Photo by Eva Holderegger Walser
Australians owe a great debt to all the persons involved in the development of the Australian Cattle Dog, for without it the beef industry of Australia would undoubtedly have had great difficulty in developing into the important industry that it has become.
In the year 1840, George Elliott, in Queensland, was experimenting with Dingo-blue merle Collie crosses. Elliott’s dogs produced some excellent workers. Cattle men were impressed with the working ability of these dogs, and purchased pups from them as they became available. Two brothers, Jack and Harry Bagust, of Canterbury in Sydney, purchased some of these dogs and set about improving on them. Their first step was to cross a bitch with a fine imported Dalmatian dog. This cross changed the merle to red or blue speckle. The Bagusts’ purpose in this cross was to instill the love of horses and faithfulness to master into their dogs. These characteristics were obtained and made these Bagust dogs useful for minding the drover’s horse and gear, but some of the working ability was lost. Admiring the working
ability of the Black and Tan Kelpie, which is a sheepdog, the Bagusts experimented in crossing them with their speckle dogs. The result was a compact active dog, identical in type and build to the Dingo, only thicker set and with peculiar markings found on no other dog in the world. The blue dogs had black patches around the eyes, with black ears and brown eyes, with a small white patch in the middle of the forehead. The body was dark blue, evenly speckled with a lighter blue, having the same tan markings on legs, chest, and head as the Black and Tan Kelpie. The red dogs had dark red markings instead of black, with an all-over even red speckle.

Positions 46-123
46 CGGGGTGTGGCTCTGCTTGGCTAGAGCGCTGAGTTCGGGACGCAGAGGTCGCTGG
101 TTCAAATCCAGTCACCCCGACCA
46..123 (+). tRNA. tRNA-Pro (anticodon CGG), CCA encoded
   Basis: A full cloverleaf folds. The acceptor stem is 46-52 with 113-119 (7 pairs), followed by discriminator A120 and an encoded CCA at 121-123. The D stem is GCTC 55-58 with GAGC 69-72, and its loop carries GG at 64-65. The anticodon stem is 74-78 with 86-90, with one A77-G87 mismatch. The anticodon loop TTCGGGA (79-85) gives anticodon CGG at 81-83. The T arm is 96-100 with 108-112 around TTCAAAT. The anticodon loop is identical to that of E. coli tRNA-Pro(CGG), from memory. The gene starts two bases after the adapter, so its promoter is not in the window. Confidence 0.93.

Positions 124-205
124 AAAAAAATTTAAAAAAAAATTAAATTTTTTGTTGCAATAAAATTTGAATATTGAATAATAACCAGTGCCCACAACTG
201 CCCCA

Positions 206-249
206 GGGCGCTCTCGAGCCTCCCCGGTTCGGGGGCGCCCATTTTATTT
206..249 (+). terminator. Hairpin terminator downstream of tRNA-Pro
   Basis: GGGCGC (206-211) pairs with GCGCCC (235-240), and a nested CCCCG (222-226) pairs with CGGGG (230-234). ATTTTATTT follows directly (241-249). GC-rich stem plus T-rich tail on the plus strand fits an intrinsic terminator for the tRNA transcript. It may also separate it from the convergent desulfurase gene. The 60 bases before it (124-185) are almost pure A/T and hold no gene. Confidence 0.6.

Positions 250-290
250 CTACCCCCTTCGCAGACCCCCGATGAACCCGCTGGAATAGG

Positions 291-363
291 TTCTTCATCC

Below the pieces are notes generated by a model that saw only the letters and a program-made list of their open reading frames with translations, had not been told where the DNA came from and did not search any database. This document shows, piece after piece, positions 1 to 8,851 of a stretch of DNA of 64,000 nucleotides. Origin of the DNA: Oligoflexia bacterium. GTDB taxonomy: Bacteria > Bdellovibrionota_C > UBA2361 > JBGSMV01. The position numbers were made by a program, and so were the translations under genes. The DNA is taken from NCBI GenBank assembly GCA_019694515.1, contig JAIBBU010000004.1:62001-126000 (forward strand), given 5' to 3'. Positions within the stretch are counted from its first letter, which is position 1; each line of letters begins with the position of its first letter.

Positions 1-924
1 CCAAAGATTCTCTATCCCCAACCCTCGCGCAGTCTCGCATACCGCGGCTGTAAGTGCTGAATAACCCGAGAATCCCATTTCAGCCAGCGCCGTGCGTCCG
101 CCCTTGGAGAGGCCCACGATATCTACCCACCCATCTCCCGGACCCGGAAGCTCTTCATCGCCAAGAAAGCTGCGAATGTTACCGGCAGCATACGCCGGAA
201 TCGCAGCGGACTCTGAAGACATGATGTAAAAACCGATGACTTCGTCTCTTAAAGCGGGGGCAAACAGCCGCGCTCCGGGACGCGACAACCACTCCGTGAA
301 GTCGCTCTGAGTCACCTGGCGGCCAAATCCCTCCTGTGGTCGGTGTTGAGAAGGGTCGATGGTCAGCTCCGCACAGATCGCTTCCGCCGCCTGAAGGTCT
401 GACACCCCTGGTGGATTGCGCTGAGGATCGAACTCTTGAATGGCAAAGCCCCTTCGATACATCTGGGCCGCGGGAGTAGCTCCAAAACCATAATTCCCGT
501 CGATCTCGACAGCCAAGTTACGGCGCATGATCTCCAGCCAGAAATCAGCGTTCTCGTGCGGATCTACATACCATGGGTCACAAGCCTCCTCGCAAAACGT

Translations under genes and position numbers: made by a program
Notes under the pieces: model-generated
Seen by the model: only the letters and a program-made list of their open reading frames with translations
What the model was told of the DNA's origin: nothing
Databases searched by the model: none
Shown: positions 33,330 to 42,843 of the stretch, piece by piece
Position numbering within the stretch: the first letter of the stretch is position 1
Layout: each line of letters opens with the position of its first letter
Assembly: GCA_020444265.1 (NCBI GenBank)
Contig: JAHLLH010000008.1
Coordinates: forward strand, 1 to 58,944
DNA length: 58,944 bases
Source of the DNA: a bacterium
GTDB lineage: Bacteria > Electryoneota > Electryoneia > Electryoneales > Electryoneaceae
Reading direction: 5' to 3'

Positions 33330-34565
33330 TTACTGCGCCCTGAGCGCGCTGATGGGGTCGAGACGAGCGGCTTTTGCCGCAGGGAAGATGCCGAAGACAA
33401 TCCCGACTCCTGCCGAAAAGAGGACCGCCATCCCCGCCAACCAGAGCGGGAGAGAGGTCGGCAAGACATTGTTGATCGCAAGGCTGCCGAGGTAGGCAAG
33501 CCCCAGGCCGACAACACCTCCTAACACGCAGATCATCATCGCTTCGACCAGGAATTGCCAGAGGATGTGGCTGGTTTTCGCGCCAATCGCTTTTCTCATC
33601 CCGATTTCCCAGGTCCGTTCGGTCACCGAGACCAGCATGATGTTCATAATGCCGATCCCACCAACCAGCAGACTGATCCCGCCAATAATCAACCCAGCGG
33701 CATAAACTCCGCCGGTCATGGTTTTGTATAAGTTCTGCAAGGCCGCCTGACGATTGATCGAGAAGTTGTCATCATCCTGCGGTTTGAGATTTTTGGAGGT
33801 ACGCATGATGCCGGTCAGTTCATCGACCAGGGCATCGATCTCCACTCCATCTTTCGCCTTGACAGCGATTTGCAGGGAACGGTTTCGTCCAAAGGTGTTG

Only the pups closest to the ideal were kept and these became the forebears of the present-day Australian Cattle Dog. The working ability of the Bagusts’ dogs was outstanding, retaining the quiet heeling ability and stamina of the Dingo with the faithful protectiveness of the Dalmatian. As the word spread of the ability of these dogs to work cattle, they became keenly sought after by property owners and drovers. The blue-colored dogs proved to be more popular, and became known as Blue Heelers. These cattle dogs became indispensable to the owners of the huge cattle runs in Queensland, where they were given the name tag of Queensland Heelers or Queensland Blue Heelers.
After the Black and Tan Kelpie cross, no other infusion of breeds was practiced with any success. The breeders of the day concentrated on breeding for working ability, type, and color. In 1893 Robert Kaleski took up breeding the Blue Heelers, and started showing them in 1897.
Mr. Kaleski drew up his standard for the Cattle Dog and also for the Kelpie and Barb in 1902. He based the Cattle Dog standard around the Dingo type, believing that this was the type naturally evolved to suit the conditions of this country. Even today the resemblance to the Dingo is evident, except for the color of the blues and the speckle in the reds. After much opposition from careless breeders, Kaleski finally had his standard endorsed by them and all the leading breeders of the time. He then submitted his standard to the Cattle and Sheep Dog Club of Australia, and the original Kennel Club of New South Wales for their approval. The standard was approved in 1903.
The breed became known as the Australian Heeler, then later the Australian Cattle Dog, which is now accepted throughout Australia as the official name for this breed. However, even today, some people can be heard calling them Blue Heelers or Queensland Heelers.
After a period as a Miscellaneous breed, the Australian Cattle Dog was accepted for registration by the American Kennel Club as of May 1, 1980, and became eligible to be shown in the Working Group as of September 1, 1980. It was transferred to the Herding Group when that was formed, effective January 1, 1983.